What is the alternative, though? Being stateless means there is no system of tax treaties to prevent many nations pursuing us at once. Paying taxes in a recognized jurisdiction would — if done correctly — prevent a dog pile of other jurisdictions claiming us as their own and demanding we prove otherwise.

Open to suggestions, but most nations are becoming more aggressive in capturing tax revenue. Maker will not go unnoticed and has few methods of defending against accusations that it’s revenue is derived in some unfavorable tax jurisdiction

1 Like

My current thinking (and I think that you would agree) is that any hostile tax / regulatory action against Maker would need to be directed against some of the individuals / entities engaged in MakerDAO (in other words, some individual elements of the decentralized structure around the Maker Protocol).

If that is the case, the natural and likely non-controversial next step would be to find some immediate relief for such exposed individuals. On the legal and regulatory side, this is the goal of the Self-Insurance Fund. On the tax side, Wouter’s smart contract-based solution seems like a step in good direction.

For more long-term solutions, including having some form of a legal entity in place, I would think about what’s the best structure to analyze and discuss.

8 Likes

Is there a country in the world right now with clear regulatory laws around entities like MakerDAO? If not, this seems to be a battle against, as Dick Cheney put it, unknown unknowns.

I’m all for aiming for a competitive advantage in the face of new regulations and to de-risk the DAO’s future as much as possible but I’m not sure if there’s anything concrete we can do with the regulatory clarity we have right now.

As for the US specific comments, it appears that the US government doesn’t know how to regulate this space but is intent on making noise about it. This is leading to panic decisions by other protocols, such as 1inch and dydx who are now asking you to sign that you aren’t in the US if you want to use their platform. That might make sense once there is regulatory clarity - right now, it’s not!

2 Likes

How is that income? The Foundation just gave the community back its tokens. Last time I checked, you give something to someone and they give it back, you don’t consider that income.

Agree with Jacek that there are a lot of assumptions (looking ever more panicked) running through this thread, including that simply “re-centralizing” this disparate group of individuals and companies currently under no common control is a magic wand to cure our supposed ills. And note, trying to incorporate the DAO WILL put a great number of people, at least the CUs, under common control, I believe.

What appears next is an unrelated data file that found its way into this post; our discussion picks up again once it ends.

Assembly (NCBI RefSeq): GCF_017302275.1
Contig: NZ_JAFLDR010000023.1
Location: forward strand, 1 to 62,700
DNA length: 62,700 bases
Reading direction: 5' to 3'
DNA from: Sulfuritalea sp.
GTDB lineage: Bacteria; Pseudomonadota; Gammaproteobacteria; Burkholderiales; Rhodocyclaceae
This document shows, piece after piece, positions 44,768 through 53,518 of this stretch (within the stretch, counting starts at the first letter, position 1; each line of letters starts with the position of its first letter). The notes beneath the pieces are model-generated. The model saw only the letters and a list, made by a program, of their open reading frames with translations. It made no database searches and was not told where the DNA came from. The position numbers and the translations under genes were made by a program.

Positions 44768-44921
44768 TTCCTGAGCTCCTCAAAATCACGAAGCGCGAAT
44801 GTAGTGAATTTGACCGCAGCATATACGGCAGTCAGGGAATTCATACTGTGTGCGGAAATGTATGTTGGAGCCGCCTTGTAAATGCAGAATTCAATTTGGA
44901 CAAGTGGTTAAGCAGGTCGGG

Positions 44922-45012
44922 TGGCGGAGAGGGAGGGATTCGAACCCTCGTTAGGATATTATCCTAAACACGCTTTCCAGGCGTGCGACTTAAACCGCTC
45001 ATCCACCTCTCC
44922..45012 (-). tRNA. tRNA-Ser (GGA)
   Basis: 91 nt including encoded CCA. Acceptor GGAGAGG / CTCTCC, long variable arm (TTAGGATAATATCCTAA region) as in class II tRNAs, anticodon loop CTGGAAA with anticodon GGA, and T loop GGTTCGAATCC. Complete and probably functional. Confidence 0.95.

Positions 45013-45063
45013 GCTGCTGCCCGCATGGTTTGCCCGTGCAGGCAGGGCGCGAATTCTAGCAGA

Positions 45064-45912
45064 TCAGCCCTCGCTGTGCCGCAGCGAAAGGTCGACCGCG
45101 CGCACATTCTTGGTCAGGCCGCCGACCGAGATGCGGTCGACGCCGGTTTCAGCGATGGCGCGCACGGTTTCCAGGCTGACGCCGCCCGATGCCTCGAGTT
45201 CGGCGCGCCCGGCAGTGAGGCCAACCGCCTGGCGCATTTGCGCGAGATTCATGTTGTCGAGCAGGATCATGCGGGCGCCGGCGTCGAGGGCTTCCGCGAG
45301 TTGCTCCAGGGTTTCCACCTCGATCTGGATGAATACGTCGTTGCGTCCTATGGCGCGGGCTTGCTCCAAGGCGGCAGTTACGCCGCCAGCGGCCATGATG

8 Likes

yeah, in any case we could just burn those token and forget about them as in “thanks, gift not appreciated and thrown to the bin”.

If needed, we just mint them back. (LOL)

So, yeah, I don’t really see how anybody could consider that as income.

3 Likes

Not saying it is. But we should view these things from the perspective of those who would make the claims. Characterizing them as a loan from the DAO to the Foundation strikes me as a good retort.

1 Like

Thanks everyone for participating. We’ll continue our research as @SES-Core-Unit exploring the 3 topics here:

  • The self-insurance fund
  • Legal structuring for the DAO
  • A smart contract as legal shield for MKR holders

Anyone who’s interested into discussing these with us, feel free to reach out.

11 Likes

I’m very skeptical of any attempt to create a legal entity that represents ‘Maker’. In particular when the justification for doing so relies on broad assumptions. We’ve just undertaken a tremendous amount of effort to shut down the Foundation and break up into decentralized Core Units. Any moves in this direction should not be rushed in a panic and instead need to be carefully scrutinized from every angle.

Frankly, I don’t think we community members, nor Core Unit contributors, are remotely qualified to speak on the credible threats to the DAO, its members, and the potential legal constructs that might mitigate those risks. Apologies if this comes across as insensitive, but I find it quite irresponsible how people in this thread are using arm-chair lawyer legal interpretations and media sound-bites to justify action. Any brash action could jeopardize years of carefully constructed legal positioning. This reinforces the need for one or more Legal Core Units who have the expertise to navigate through such complex issues.

18 Likes